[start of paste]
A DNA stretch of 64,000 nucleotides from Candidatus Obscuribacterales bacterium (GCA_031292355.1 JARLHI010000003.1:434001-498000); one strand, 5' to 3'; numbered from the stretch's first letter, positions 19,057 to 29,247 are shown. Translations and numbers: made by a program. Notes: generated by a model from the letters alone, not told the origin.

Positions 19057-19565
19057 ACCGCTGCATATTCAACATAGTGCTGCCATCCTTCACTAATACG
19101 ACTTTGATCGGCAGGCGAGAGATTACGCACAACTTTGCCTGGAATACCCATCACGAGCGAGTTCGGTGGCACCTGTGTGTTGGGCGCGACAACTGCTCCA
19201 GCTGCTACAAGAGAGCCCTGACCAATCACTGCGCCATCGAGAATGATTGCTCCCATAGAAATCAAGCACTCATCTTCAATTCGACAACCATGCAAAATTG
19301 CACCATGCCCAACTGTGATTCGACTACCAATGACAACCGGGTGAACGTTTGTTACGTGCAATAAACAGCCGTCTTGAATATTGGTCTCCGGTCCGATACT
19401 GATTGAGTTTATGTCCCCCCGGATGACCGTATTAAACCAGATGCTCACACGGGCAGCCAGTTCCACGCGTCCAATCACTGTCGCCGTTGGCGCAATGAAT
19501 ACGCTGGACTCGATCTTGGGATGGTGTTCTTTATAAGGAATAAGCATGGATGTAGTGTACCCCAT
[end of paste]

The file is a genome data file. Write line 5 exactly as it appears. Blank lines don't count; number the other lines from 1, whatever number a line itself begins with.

19201 GCTGCTACAAGAGAGCCCTGACCAATCACTGCGCCATCGAGAATGATTGCTCCCATAGAAATCAAGCACTCATCTTCAATTCGACAACCATGCAAAATTG